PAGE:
In honour of Galentine's Day, a holiday which in my opinion, should outrank Valentines, I teamed up with a member of the Brighton chapter of Her Campus to conduct an interview. This interview saw me as the interviewer and the Brighton member as the interviewee, and it turned out to be one that allowed us to truly reminisce the good old days. The topic for the interview was ‘our younger selves’.
Q. What did you want to be when you grew up?
“When I was younger there were multiple things that I wanted to do. The main one I would say was my dream of becoming an actress! I actually attended a singing, dancing, and acting school every weekend for many years; it was great fun and allowed me to first tap into my creative side. I knew I wanted to do something that could reach a lot of people and impact them positively. However, as my passion grew for other things such as literature and writing, my aspirations soon shifted towards media-related careers. I even originally applied to study journalism at university, which later changed to media studies as I felt the latter offered me more flexibility if I had a change of heart”
Q. What was your biggest fear when you were younger?
“I feel like I have two answers for this. First off, I went through a period where I was simply petrified of clowns, all because of the terrifying “murdering clowns” trend that was prevalent in England. I still don’t know whether there was much truth to those incidents but after school when it was dark during the winter, I would run home! Secondly, I was extremely scared of people not liking me or thinking that I was weird. I would constantly attempt to keep up with trends just to please my friends and then become extremely worried if I thought somebody was acting off or distant towards me. I’ve learnt now that the most important opinion is the one I hold of myself”
Q. Who was someone fictional that inspired you?
“I don’t think there was a specific person per se but I can think of a group instead. The Bratz girls (dolls) fueled me as a child. I would watch all their films, play all the games and I even saw them in concert once. What I loved most about the girls was certainly how they were portrayed - they were strong-minded, self-assured girls with a passion for fashion! They all looked different and had completely different styles which I felt was more realistic than Barbies at the time. Yasmin was my favourite as I always identified with her the most as just like me, she was fairly reserved, loved writing and adored animals.”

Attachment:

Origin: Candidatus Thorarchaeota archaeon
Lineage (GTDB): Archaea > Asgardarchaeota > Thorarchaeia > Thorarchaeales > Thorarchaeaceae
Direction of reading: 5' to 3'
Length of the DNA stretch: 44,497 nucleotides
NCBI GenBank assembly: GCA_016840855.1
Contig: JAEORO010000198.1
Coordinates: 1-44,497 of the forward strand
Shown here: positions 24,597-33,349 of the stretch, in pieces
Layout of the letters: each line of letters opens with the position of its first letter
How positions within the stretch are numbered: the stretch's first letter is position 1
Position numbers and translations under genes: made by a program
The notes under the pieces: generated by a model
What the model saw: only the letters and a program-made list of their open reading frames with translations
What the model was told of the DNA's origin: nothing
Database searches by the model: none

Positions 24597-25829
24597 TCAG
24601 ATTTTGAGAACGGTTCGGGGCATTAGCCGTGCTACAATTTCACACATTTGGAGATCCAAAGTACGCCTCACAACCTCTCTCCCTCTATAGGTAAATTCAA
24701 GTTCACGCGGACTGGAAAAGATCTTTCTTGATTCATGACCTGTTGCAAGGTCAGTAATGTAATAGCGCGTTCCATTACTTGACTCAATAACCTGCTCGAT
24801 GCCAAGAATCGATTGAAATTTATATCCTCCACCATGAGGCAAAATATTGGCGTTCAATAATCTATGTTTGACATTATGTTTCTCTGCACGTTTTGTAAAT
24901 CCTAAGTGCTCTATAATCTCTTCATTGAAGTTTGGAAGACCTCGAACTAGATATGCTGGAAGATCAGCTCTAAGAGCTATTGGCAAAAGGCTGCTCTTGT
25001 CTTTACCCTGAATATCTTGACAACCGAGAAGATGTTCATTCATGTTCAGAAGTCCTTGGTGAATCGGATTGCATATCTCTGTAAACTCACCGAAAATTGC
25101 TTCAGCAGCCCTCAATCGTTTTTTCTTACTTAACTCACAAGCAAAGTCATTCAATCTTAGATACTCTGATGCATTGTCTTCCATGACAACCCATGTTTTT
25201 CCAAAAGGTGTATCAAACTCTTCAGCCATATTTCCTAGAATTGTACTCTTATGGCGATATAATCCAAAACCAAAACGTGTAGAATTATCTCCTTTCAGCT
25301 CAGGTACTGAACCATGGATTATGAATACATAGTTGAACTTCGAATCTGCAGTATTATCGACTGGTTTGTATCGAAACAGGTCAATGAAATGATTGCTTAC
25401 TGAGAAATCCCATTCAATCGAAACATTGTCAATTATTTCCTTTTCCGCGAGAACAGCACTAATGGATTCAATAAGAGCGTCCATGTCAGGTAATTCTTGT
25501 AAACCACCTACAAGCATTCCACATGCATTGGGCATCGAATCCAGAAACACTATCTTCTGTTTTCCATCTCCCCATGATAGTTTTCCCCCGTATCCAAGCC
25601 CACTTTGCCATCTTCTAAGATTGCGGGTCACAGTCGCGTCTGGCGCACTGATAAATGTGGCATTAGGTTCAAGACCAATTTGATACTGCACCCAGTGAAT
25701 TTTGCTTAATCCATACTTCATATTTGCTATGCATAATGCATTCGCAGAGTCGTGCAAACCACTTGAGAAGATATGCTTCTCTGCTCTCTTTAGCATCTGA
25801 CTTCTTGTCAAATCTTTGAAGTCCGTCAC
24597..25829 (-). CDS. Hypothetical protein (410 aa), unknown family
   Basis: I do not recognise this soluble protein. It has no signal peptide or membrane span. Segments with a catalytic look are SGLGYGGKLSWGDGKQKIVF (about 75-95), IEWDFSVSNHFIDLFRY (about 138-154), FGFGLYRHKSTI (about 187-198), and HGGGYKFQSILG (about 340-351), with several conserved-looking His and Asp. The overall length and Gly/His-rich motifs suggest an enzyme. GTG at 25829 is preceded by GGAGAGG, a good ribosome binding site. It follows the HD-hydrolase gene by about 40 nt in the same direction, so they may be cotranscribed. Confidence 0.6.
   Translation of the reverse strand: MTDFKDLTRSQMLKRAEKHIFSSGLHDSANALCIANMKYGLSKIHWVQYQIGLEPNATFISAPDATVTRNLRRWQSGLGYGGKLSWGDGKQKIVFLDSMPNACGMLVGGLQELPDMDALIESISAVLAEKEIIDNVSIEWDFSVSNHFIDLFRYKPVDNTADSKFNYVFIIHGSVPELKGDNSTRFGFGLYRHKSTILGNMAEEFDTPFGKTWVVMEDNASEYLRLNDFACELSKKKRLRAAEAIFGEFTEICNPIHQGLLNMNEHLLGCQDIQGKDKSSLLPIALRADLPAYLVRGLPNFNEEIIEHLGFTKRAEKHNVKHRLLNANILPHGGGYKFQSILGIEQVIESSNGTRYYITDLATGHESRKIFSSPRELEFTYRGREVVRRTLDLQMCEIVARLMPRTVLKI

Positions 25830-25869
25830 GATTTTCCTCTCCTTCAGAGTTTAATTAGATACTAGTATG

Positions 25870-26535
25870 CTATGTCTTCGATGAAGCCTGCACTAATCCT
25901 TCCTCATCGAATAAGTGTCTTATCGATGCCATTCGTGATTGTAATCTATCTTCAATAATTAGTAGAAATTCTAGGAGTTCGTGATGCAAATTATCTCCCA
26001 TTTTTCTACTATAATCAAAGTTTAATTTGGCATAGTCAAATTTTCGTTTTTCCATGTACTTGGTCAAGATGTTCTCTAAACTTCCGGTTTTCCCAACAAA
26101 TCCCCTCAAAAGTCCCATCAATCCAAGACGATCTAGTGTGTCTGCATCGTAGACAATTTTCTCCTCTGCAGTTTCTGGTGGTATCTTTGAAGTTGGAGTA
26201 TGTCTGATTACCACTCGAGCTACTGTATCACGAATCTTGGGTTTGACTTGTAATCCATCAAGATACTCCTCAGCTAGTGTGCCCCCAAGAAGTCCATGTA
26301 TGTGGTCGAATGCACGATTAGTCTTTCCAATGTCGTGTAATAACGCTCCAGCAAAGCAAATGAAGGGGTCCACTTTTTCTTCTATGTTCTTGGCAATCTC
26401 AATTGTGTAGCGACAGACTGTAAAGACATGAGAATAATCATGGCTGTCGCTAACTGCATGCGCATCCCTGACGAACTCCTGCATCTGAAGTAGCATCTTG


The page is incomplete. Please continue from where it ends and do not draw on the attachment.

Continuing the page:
Q. What is a song that you feel encapsulates your younger self?
“This Is What Makes Us Girls – Lana Del Rey”
“Once I hit puberty around the age of 14/15, I became extremely hormonal and rebellious. I had quite strict parents which in turn further spurred me to act out and do things that allowed me to feel free. I had a large group of girlfriends at the time and we all loved to party, cry and gossip about our love interests whilst basically deceiving our parents. We always had each other’s backs and when push came to shove, we would defend each other. Onto the song, I have listened to Lana Del Rey since I was about 13, and I even went to see her. However, I can’t say that this had much of a positive impact on the way I wished for myself to be perceived either.”
Q. If you could give younger you some advice, what would it be?
“I would tell her to stop holding other people’s opinions of herself higher than her very own. Also, even if you don’t hold them in high regard, why let opinions upset you? They should not have the power to upset you. Additionally, I would tell her to continue pursuing things that light her soul on fire, rather than hopping on mundane trends that will die out within the next year. Your youth is far too short to not sit back and let it take its natural course. Forcing things will only hinder your growth.”
This was one of my favourite articles to write as not only did it allow me to make a new friend from another chapter of Her Campus, but it also allowed me to compare my answers to that of my interviewee. This ultimately made us both realize just how proud we should feel at how much we have grown from the once shy young girls to badass young women now.
Interviewee: India Castro
Words by: Isabelle Adams
Edited by: Harsheni Maniarasan